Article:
The problem with this analogy is the origins of the robots: it could very well be possible that something else rather than human engineers "designed" the robots or the robots could have always existed. That said, the analogy does do a fairly good job of describing the situation we find ourseleves in. It is like we have entered an "automated" world full of machinery, assembly plants, and factories. So how do we make sense of it all?

A similar analogy was recently put forward by Mike Gene at Telic Thoughts where he more broadly and skillfully illustrates the predicament we find ourselves in:

"Consider some movie where you, the viewer, know that Jones killed Smith, because you watched it happen. Jones, of course, subjectively knows that he killed Smith. The police investigator doesn’t know this, he simply believes that Jones killed Smith because of some clues. The investigator then privately confronts Jones and accuses him of murder. Jones, privately knowing the investigator is correct, simply replies, “There is no evidence and you can’t prove it” and the investigator knows this is true.

Right there, in that scene, we see the difference between evidence and truth. Relying solely on the evidence may very well deliver only a superficial, or even false, understanding of the world."

So let's open up the comments with this: how do we determine whether design is an illustion or not, and perhaps more interesting, should we be making that judgment at all?

Note: I am a supporter for a side-by-side paradigm where those who believe design is an illusion can work productively with those who think design is not an illusion. Both side have interesting things to bring to the table while keeping each other in check.

Saturday, June 14, 2008

Wednesday, June 11, 2008

The Missing Link in Dr. Kenneth Miller's Rebuttal of Irreducible Complexity

"From an engineering perspective it would make the most sense for evolution to coopt components already available for molecular machines like the flagellum. However, that is not anywhere near enough. Structures like the flagellum bear such a striking similarity to human made machines that one would also expect them to also have a very tight specificity in both the components and the assembly instructions. The components that make up the motor, the bearings, the universal joint, the whip, etc are interdependent on one another not just from the conformal standpoint but also in their dynamic characteristics (i.e. tensile and torsional strength, toughness, torque, rpm, modulus of elasticity, temperature variances, fits and tolerances, and on and on. At least if one was to design such a device there would be hundreds of design decisions to make and exponentially many more ways to foul up than to make it work.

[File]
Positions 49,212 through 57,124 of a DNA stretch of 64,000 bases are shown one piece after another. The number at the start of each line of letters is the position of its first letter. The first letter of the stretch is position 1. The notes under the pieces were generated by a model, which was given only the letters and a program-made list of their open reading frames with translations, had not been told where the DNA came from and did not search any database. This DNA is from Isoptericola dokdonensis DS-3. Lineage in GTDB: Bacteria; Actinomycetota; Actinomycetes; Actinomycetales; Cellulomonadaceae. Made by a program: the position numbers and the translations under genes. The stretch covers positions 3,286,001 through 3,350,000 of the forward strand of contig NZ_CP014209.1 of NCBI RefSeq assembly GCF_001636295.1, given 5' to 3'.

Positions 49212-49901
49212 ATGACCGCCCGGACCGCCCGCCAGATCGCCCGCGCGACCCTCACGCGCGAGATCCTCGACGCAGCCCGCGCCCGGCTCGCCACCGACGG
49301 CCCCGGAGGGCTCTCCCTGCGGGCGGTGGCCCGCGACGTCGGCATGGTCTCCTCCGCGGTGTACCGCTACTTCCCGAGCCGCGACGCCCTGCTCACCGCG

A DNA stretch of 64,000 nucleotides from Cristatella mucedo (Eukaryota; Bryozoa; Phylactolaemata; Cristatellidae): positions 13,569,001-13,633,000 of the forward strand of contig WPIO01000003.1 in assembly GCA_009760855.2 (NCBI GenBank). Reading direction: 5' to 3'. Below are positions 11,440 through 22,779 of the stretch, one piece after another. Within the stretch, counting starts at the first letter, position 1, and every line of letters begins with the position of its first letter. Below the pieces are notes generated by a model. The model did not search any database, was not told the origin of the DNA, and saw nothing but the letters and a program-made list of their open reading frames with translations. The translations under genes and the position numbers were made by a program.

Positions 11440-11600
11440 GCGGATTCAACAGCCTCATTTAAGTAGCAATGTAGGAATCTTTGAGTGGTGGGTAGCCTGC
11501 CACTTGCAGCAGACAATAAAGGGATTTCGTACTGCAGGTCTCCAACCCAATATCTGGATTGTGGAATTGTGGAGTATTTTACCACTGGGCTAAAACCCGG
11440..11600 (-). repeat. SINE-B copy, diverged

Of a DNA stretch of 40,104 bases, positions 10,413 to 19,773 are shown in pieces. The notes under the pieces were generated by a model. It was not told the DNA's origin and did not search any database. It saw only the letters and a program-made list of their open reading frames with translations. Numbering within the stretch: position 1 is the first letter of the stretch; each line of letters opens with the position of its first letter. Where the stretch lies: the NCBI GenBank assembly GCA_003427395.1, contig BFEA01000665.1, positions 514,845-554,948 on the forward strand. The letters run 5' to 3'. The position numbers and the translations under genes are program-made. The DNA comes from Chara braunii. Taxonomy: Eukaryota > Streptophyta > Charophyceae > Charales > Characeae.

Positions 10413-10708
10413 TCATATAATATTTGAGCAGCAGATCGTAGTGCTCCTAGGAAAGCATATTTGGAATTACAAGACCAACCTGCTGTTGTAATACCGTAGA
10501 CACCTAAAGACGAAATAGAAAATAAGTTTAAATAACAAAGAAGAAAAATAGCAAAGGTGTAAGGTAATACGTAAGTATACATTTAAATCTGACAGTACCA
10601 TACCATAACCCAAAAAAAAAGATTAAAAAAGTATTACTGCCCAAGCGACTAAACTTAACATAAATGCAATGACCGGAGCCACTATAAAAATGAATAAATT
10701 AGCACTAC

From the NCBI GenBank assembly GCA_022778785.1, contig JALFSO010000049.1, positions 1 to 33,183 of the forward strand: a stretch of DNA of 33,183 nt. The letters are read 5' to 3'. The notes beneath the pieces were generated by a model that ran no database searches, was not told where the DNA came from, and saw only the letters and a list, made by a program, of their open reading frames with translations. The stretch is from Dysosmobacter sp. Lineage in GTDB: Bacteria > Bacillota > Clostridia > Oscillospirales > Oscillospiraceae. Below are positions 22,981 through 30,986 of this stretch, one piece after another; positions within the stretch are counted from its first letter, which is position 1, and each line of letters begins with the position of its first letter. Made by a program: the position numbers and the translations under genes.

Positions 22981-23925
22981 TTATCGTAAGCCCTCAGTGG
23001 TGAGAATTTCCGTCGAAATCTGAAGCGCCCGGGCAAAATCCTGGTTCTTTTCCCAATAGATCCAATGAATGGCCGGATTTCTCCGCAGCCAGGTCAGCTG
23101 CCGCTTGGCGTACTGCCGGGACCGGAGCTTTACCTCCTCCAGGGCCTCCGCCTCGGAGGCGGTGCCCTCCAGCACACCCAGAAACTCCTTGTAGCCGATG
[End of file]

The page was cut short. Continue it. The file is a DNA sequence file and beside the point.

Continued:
... Then even if all the components were just right, there still has to be tightly controlled assembly processes that are also interdependent. When I think of all the tightly specific mutation sets required for all this, I'm just bewildered how it could come about without an intentionality of some sort."

Steve Petermann commenting at Telic Thoughts


My Library

Just doing some house cleaning, folks. I figure this will make the side bar less tedious to look at. All links are included, where applicable.

Currently in My Library - Design:
Darwin on Trial - Phillip E. Johnson
Darwin Strikes Back - Thomas Woodward
Darwin's Black Box - Michael J. Behe
The Design Matrix: A Consilience of Clues - Mike Gene
The Design Revolution - William A. Dembski
Doubts About Darwin - Thomas Woodward
Mystery of Life's Origin - Charles B. Thaxton, Walter L. Bradley, Roger L. Olson
Nature, Design, and Science: The Status of Design in Natural Science - Del Ratzsch
The Politically Incorrect Guide to Darwinism and Intelligent Design - Jonathan Wells
The Privileged Planet - Guillermo Gonzalez and Jay Richards

Currently in My Library - Engineering:
Design Paradigms: Case Histories of Error and Judgment in Engineering - Henry Petroski
Structures: Or Why Things Don't Fall Down - J.E. Gordon
To Engineer Is Human: The Role of Failure in Successful Design - Henry Petroski

Currently in My Library - Evolution:
The Edge of Evolution - Michael J. Behe
Punctuated Equilibrium - Stephen Jay Gould

Currently in My Library - Christian:
The Abolition of Man - C.S. Lewis
The Case for a Creator - Lee Strobel
The Case for Christ - Lee Strobel
The Case for Faith - Lee Strobel
The Case for the Real Jesus - Lee Strobel
Know Why You Believe - Paul E. Little
Mere Christianity - C.S. Lewis
The Screwtape Letters - C.S. Lewis

Currently in My Library - Fiction:
Animal Farm - George Orwell
Brave New World - Aldous Huxley
The Hobbit - J.R.R. Tolkien
Lord of the Rings Trilogy - J.R.R. Tolkien
The Silmarillion - J.R.R. Tolkien
State of Fear - Michael Crichton

Possible Future Additions to My Library:
1984 - George Orwell
The Chronicles of Narnia series - C.S. Lewis
The Descent of Man - Charles Darwin
Endless Forms Most Beautiful - Sean Carroll
Evolution: A Theory in Crisis - Michael Denton
The Funeral of A Great Myth (from Christian Reflections) - C.S. Lewis
Information Theory, Evolution, and the Origin of Life - Hubert Yockey